Organ Transplants: Responsa
Organ Transplants: Responsa
Rabbi Shaul Israeli
Organs from a Cadaver: the Status of the Deceased and of his Family Reply
A person has possession and ownership of his body while he is still alive, but his rights are limited by certain bans determined by the Torah, namely: deliberate suicide, self-inflicted injury, en- dangering oneself  and similar things.
A person is not forbidden to donate an organ from his body to save someone else’s life, or to donate blood to cure even a patient whose life is not at risk, as he is doing this for an important reason where the ban on self-injury does not apply.
It appears that a person has the same right to give permission to donate from his body even after his death for the purpose of rescue. If he has clearly expressed his wish to do so, no member of the family has any right to object to it. If there is good reason to suppose that were he asked he would agree, that is sufficient. On the other hand, if he expressed his clear objection to it, his wish must be respected.
One who asks advice on whether or not to grant permission for his organs to be used posthumously for saving life should be encouraged, in that it is a mitzvah (a worthy deed) which, although he is not duty bound to perform after death, will stand to his credit on the Day of Judgment.
However, one who asks advice should not be advised to sign an authorisation or to carry a donor’s card since this is meaningless except in the case of sudden death such as in an accident. It is not desirable for a person to express the possibility of some such occurrence, which he prays and hopes will never happen to him. The rabbis have already warned against this in their dictum: “A person should never open his mouth to Satan.”
Consent of Donor’s Family
What is the status of the family of a deceased person in respect of consenting or refusing to donate organs?
Whenever someone suffers shame, disgrace or humiliation, this affects his family who in turn suffer hurt, upset and humiliation. In particular, they feel humiliated by the humiliation of the dead. At the same time it is the duty of near relatives to deal with his burial.
Consequently, when it comes to taking organs or parts of the body from a corpse for a transplant to save a Jew’s life, the family does have a status. They have status as interested parties and may prevent the use of the organs of the deceased if he had expressed clear opposition to this during his lifetime.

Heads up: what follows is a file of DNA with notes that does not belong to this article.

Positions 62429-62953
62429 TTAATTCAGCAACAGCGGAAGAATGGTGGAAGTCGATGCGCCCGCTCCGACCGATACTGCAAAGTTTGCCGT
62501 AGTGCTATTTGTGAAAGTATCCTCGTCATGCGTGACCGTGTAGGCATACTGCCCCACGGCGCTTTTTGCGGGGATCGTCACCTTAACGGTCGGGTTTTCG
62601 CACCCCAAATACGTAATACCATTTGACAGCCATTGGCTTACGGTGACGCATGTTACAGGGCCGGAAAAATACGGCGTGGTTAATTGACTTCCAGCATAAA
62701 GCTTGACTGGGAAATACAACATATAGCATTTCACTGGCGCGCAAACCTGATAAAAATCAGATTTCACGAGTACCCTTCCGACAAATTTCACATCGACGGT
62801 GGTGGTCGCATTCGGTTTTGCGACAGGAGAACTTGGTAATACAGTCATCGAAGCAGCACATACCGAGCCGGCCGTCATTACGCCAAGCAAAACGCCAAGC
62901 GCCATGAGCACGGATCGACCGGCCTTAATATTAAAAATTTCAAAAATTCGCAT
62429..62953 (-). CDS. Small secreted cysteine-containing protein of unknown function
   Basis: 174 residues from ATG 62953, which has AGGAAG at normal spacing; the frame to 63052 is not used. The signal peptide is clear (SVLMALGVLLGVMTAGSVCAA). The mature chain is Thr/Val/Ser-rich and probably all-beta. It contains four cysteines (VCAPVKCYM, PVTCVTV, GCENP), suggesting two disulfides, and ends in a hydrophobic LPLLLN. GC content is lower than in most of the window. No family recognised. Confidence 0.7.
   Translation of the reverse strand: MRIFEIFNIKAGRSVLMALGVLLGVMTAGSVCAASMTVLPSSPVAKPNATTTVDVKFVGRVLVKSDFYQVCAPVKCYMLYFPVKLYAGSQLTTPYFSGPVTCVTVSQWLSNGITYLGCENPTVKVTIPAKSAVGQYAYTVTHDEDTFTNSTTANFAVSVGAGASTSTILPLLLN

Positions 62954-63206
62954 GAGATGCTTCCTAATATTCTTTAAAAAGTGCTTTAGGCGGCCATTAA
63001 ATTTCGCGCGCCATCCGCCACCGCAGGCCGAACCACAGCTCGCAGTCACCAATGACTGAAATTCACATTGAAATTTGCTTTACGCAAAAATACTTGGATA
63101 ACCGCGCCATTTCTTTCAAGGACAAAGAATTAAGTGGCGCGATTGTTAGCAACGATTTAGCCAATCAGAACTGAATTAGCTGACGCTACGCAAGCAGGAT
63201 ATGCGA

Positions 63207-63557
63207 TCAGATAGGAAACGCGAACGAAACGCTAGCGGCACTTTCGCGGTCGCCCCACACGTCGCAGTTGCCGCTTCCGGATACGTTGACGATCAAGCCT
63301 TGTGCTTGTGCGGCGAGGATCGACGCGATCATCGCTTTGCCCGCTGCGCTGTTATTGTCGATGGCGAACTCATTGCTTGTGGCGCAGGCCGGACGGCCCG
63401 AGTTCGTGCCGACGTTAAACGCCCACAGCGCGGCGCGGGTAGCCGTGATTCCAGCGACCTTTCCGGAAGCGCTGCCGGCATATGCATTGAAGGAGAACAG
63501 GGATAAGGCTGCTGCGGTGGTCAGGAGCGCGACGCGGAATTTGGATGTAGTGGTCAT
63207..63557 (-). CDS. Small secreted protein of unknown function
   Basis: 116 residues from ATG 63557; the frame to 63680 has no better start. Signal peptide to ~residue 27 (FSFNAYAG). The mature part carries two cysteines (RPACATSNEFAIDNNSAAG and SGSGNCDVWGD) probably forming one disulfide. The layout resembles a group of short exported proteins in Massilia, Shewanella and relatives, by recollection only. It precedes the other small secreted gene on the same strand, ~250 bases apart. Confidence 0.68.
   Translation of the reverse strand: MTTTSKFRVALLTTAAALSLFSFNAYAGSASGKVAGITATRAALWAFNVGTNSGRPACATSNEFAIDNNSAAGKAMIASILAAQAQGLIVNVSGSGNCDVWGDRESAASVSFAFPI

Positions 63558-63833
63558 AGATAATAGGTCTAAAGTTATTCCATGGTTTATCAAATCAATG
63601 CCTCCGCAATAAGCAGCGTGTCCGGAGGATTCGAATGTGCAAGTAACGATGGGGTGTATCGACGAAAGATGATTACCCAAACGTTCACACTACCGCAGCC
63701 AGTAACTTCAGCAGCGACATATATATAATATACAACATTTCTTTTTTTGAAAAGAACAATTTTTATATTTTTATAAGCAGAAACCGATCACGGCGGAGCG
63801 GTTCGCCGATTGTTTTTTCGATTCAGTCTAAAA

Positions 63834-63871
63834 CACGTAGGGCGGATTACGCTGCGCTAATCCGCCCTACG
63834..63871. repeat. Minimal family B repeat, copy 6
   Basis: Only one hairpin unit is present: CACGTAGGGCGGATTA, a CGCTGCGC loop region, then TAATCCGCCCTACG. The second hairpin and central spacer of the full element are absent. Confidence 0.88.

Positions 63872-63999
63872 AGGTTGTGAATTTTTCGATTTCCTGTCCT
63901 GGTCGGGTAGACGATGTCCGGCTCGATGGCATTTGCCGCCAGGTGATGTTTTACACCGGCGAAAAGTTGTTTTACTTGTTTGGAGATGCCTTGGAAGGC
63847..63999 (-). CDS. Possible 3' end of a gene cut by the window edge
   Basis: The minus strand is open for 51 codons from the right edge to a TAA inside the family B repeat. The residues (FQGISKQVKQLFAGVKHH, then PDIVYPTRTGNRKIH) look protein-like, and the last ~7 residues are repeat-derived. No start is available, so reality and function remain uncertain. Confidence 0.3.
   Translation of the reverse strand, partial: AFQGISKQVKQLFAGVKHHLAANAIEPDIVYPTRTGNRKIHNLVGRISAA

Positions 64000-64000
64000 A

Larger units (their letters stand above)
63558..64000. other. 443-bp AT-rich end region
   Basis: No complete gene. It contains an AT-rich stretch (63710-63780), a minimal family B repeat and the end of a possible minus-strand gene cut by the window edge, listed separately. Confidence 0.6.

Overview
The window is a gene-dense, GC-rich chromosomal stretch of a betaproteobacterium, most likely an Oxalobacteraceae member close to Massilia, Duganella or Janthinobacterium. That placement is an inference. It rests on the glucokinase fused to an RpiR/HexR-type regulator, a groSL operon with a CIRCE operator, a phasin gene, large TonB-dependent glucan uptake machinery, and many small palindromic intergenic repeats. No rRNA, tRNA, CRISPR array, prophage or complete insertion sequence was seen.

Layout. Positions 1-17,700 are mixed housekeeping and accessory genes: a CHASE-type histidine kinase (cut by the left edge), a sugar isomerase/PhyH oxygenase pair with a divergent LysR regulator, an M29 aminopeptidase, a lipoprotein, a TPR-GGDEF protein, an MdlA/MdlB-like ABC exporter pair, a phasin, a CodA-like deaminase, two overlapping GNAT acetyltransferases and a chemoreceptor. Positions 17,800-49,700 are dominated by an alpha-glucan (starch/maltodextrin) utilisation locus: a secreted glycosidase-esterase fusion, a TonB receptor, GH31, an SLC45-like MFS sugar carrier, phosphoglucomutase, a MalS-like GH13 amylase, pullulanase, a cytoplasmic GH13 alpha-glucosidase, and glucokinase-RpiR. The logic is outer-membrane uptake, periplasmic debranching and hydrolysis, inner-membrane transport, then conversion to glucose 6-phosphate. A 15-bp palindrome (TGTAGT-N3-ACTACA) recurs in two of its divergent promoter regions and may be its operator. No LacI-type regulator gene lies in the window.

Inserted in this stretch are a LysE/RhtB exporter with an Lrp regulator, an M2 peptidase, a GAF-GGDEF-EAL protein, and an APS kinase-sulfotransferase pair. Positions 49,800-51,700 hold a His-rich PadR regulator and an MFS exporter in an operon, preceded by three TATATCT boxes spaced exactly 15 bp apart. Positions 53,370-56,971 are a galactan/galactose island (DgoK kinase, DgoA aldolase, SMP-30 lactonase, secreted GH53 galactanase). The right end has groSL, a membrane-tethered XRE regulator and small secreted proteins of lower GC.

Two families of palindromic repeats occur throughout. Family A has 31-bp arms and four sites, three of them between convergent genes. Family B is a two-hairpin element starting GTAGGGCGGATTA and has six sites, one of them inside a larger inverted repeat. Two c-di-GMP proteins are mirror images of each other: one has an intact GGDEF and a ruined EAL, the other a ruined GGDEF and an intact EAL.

However, where the deceased had agreed to donating an organ or where there is good reason to suppose that were he asked he would have agreed, their opposition may be disregarded since the saving of life is of such great importance.
Likewise, if the wish of the deceased is unknown, the family is obliged to give their consent. This duty overrides the duty imposed on them to bury the dead, as far as the relevant organs are concerned, but they should bury the remainder of the body in a suitably dignified manner.
We pray for and look forward to an era in which God will bless his people with good health so that such questions are no longer relevant, and with the Temple rebuilt may God bless his people with peace.
Source: ASSIA – Jewish Medical Ethics,
Vol. III, No. 1, January 1997, pp. 14-17
1. Deuteronomy 22:2.
2. Sanhedrin 73a, and Rashi there.
3. Leviticus 19:16.
4. Rashi, loc.cit.
5. Baraita, loc. cit.
6. The Talmud’s explanation of the need for two verses.
7. Rabbi David ben Zimra (Radbaz), a contemporary of Rabbi Joseph Karo, author of Shulchan Aruch, in his Responsum 1052, points out that each of the examples quoted in the Talmud involves the rescuer risking his own life and raises two questions. To what extent is the rescuer obliged to risk his own life (i.e., what degree of risk is he obliged to take)? And to what extent is he even allowed to risk his own life?
From the law that nobody may save his own life at the expense of someone else’s (since nobody knows whose life is worth more in God’s eyes), Radbaz deduces the converse, that nobody is obliged (and possibly nobody is even allowed) to give his own life to save that of someone else. Radbaz assumes therefore that the examples given in the Talmud apply to circumstances where the risk is only slight and calls this a “possible danger”, term which he uses frequently.
8. The Talmud in respect of a different matter points out that a worker often risks his life in order to earn a living by doing dangerous jobs (Talmud Bava Metsia 112a). However, Radbaz maintains that a person will not normally take a risk where the chances of his survival are fifty-fifty, and certainly not where the risk is greater than this.
The author in Mishpat Kohen §143 makes a similar point.
9. Even if the purpose is to save a life and there is a 50% chance or more that the rescuer will lose his own life in the process, he is certainly not obliged and not even advised to take such a chance. Radbaz calls such a person a well intentioned fool (chasid shoteh) but emphasises that though it is well-intentioned stupidity, it is not forbidden.